Advocacy letter

President Obama: Call on Saudi Arabia to Release Poet Ashraf Fayadh

Today Freedom House and PEN America released a letter calling on U.S. President Barack Obama to push for the release of poet Ashraf Fayadh in Saudi Arabia. The letter was signed by a coalition of rights groups including PEN America, Freedom House, Human Rights First, and the Center for Inquiry.

April 19, 2016
President Barack Obama
The White House
1600 Pennsylvania Avenue, NW
Washington, D.C. 20500

Dear President Obama,

We, the undersigned free expression and human rights organizations, call on you to push for the release of poet Ashraf Fayadh during your visit to Saudi Arabia for the Gulf Cooperation Council summit on April 21. Mr. Fayadh, who had previously been sentenced to death in 2015, was resentenced on a further appeal to eight years in prison and 800 lashes on charges of apostasy on February 2, 2016.

Ashraf Fayadh, a poet, artist, and curator of Palestinian origin, was first arrested in 2013 on accusations stemming from supposed atheistic and blasphemous themes in his poetry and a personal altercation with a man who reported him to Saudi religious authorities. Mr. Fayadh’s poems are ruminations about his life as a Palestinian refugee and cultural and philosophical issues. His supporters also believe he is being punished by Saudi authorities because he posted a video online showing religious police publicly lashing a man. In December 2015, PEN America and over 800 signatories urged you ahead of your previous visit to Saudi Arabia to intervene in Mr. Fayadh’s case.

Saudi Arabia systematically targets individuals who exercise their right to freedom of expression and imposes heavy and inhumane sentences upon them. For example, the blogger Raif Badawi is serving a sentence of 10 years in prison and 1,000 lashes, the first 50 of which were meted out to him in January 2015. The next round of lashes has been repeatedly postponed due to international pressure, but Mr. Badawi’s health has deteriorated immensely and his transfer to a more isolated prison intended for prisoners whose avenues for appeal have been exhausted indicate dashed hopes of a pardon. Numerous other punishments for exercising creative freedom have been meted out, and Saudi Arabia is ranked as one of the world’s worst abusers of human rights.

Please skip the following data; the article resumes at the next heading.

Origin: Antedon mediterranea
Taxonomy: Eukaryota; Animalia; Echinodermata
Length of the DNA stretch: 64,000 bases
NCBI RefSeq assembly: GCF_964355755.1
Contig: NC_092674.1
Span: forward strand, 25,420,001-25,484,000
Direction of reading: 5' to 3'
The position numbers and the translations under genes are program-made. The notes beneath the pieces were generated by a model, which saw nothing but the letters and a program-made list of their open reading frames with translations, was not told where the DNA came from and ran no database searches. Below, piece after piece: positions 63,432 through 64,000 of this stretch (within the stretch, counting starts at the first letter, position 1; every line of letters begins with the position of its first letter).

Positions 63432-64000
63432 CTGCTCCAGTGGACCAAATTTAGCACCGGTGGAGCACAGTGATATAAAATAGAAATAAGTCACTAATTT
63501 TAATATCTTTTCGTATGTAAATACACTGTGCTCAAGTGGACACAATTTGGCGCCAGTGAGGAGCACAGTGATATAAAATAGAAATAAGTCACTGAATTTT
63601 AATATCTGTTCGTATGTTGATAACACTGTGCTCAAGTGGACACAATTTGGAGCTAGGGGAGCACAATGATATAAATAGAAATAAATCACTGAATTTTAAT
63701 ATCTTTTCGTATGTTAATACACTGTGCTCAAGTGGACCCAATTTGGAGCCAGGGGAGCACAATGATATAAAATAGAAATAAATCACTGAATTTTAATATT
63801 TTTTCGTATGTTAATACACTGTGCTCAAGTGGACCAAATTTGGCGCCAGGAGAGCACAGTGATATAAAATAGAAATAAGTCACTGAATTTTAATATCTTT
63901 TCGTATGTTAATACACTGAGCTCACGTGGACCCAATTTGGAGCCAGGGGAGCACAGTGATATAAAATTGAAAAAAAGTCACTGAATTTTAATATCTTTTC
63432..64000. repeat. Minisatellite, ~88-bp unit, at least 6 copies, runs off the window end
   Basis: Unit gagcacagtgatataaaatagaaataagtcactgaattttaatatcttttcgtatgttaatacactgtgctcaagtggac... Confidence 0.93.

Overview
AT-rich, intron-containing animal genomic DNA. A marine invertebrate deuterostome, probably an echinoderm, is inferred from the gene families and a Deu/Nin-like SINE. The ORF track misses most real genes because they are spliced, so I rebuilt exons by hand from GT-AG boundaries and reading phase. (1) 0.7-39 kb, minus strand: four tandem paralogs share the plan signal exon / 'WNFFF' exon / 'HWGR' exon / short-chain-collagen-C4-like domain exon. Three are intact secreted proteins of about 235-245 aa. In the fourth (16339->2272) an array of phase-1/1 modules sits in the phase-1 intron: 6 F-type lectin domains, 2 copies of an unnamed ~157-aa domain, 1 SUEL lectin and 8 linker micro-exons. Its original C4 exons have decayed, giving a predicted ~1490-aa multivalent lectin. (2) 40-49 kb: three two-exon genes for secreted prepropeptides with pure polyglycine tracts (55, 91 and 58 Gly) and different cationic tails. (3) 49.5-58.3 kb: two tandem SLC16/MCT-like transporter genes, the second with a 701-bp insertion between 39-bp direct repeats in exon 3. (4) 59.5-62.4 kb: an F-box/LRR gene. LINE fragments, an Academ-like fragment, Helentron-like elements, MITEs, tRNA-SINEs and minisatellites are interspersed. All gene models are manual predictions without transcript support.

We recognize the sensitive nature of your visit as you strive to coordinate efforts to address the threats posed by ISIS and the conflict in Syria. But, as you know, the Saudi government’s approach to governing their own citizens relates directly to how they influence governments and populations both in their region and around the world. Working to secure Mr. Fayadh’s freedom presents a direct and concrete way to address the urgent human rights situation in Saudi Arabia and to make clear that the United States will not turn a blind eye to such concerns. Mr. Fayadh is currently in the process of his final appeal. Your decision to speak out now will be especially consequential in that the death penalty could possibly be reinstated or the sentence of eight years in prison and 800 lashes upheld. If Ashraf Fayadh is executed, and you as President have said nothing, the blame will be shared.

We respectfully urge you to speak out on behalf of Mr. Fayadh and to urge King Salman to grant Mr. Fayadh an unconditional and immediate release.


Suzanne Nossel
Executive Director
PEN America

Michael De Dora
Director of Public Policy
Center for Inquiry

Neil Hicks
Director, Human Rights Promotion
Human Rights First

Mark P. Lagon
Freedom House